University of Oxford, United Kingdom
Mammals have evolved a process called X-inactivation to ensure that XX females have the same levels of the X chromosome genes as XY males. This is achieved by switching off a single X chromosome during early female embryogenesis. Our previous studies have shown that X-inactivation is orchestrated by an unusual non-coding RNA molecule, called Xist. Xist RNA is expressed from a single X chromosome in female cells and accumulates locally over the entire chromosome territory. Localised Xist RNA recruits factors that silence underlying genes by modifying chromatin structure.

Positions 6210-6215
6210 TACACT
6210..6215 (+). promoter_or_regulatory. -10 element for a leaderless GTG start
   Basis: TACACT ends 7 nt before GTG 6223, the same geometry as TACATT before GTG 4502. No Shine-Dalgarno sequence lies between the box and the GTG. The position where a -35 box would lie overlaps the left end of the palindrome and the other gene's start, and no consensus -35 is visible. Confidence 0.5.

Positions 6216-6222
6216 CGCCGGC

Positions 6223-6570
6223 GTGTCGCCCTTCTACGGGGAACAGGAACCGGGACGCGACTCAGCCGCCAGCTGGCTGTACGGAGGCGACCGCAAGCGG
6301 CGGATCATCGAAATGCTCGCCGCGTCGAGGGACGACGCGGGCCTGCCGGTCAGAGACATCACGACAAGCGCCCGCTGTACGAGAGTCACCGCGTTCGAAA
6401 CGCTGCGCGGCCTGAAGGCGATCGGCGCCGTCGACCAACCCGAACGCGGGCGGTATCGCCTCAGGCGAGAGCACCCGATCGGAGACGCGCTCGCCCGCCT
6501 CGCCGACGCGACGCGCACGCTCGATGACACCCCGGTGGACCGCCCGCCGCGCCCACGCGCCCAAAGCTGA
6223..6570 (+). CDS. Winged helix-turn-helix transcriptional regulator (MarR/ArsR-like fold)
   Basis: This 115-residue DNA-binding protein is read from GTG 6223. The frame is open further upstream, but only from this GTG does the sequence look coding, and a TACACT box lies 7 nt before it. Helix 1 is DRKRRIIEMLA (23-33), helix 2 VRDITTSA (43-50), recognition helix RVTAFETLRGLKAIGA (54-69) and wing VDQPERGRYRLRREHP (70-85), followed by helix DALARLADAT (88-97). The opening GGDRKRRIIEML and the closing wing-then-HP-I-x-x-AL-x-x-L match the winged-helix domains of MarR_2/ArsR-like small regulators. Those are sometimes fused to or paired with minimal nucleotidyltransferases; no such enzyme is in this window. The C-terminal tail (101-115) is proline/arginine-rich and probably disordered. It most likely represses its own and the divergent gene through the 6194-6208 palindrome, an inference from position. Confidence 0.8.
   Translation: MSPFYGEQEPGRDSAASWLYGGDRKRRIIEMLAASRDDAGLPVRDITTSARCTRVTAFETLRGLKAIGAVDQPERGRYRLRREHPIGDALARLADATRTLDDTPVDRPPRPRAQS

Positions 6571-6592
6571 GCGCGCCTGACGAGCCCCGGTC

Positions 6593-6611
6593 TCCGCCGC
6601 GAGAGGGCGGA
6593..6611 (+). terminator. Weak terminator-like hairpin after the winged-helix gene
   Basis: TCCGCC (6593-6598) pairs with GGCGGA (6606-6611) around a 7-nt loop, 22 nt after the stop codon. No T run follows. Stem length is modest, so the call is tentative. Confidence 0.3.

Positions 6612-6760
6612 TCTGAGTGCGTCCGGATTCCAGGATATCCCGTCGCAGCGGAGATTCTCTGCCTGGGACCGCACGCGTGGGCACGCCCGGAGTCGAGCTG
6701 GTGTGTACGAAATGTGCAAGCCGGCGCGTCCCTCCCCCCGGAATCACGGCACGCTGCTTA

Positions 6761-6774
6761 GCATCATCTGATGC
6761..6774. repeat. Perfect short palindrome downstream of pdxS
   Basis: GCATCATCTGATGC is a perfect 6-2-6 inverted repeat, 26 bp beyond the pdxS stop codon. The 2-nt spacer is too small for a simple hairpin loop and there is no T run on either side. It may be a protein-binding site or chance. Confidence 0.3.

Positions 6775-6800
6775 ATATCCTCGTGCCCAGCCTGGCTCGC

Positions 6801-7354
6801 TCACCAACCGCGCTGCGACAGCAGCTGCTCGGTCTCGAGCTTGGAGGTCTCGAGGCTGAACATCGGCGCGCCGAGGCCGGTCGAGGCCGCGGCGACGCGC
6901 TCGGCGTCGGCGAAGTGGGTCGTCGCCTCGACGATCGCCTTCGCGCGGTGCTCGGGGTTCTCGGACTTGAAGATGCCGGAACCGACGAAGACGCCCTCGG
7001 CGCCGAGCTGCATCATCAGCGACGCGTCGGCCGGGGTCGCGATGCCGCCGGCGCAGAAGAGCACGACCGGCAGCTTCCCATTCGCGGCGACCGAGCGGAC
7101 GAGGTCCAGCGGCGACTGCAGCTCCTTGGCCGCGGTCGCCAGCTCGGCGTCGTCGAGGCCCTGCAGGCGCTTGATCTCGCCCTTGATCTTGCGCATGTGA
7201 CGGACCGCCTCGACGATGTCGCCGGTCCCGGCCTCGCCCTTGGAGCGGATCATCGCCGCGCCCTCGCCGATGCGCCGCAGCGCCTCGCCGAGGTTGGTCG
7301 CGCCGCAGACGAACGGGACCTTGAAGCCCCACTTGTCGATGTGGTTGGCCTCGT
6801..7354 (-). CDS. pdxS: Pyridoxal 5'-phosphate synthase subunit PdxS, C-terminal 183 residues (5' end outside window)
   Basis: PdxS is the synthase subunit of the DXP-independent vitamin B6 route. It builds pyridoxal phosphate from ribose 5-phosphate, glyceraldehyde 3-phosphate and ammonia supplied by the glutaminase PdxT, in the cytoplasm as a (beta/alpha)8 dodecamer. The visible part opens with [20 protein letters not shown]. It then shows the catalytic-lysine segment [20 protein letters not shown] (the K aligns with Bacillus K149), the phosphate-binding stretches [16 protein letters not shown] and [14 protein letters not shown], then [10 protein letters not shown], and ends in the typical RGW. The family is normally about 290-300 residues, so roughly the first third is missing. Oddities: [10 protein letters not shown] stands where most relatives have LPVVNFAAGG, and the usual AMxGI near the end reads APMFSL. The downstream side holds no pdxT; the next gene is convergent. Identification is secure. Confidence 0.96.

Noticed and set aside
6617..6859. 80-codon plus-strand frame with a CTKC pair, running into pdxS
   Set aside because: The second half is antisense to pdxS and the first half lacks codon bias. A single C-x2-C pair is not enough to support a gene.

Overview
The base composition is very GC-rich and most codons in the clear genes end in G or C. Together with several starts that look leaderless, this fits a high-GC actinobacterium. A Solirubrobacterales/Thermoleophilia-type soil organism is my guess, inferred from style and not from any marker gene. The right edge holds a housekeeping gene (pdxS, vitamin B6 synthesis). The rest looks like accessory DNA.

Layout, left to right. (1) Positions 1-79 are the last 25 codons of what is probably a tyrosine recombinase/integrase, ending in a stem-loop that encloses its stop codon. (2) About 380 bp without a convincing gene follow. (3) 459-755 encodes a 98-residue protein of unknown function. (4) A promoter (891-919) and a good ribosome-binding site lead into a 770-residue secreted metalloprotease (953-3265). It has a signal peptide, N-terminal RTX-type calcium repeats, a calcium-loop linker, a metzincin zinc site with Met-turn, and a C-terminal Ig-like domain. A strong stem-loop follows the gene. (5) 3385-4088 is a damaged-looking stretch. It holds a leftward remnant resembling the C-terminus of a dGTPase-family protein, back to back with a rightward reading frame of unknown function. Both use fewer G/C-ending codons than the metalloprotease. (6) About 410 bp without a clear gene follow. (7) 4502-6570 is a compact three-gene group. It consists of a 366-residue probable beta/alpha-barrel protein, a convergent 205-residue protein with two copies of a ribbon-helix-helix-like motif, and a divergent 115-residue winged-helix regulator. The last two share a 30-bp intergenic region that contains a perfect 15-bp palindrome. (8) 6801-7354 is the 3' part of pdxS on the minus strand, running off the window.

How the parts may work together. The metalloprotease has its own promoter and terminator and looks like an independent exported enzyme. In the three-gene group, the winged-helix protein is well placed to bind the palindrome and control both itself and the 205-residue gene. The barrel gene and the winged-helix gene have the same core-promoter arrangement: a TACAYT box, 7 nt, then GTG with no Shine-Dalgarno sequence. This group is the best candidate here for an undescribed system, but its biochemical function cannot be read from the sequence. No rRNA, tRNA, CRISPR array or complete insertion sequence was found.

Our goal is to understand the molecular mechanism of X-inactivation. We will investigate key factors required for local accumulation of Xist RNA and Xist-mediated silencing, determining their mode of action. We will apply synthetic biology approaches to demonstrate that the pathways we have identified are able to define Xist function in cells.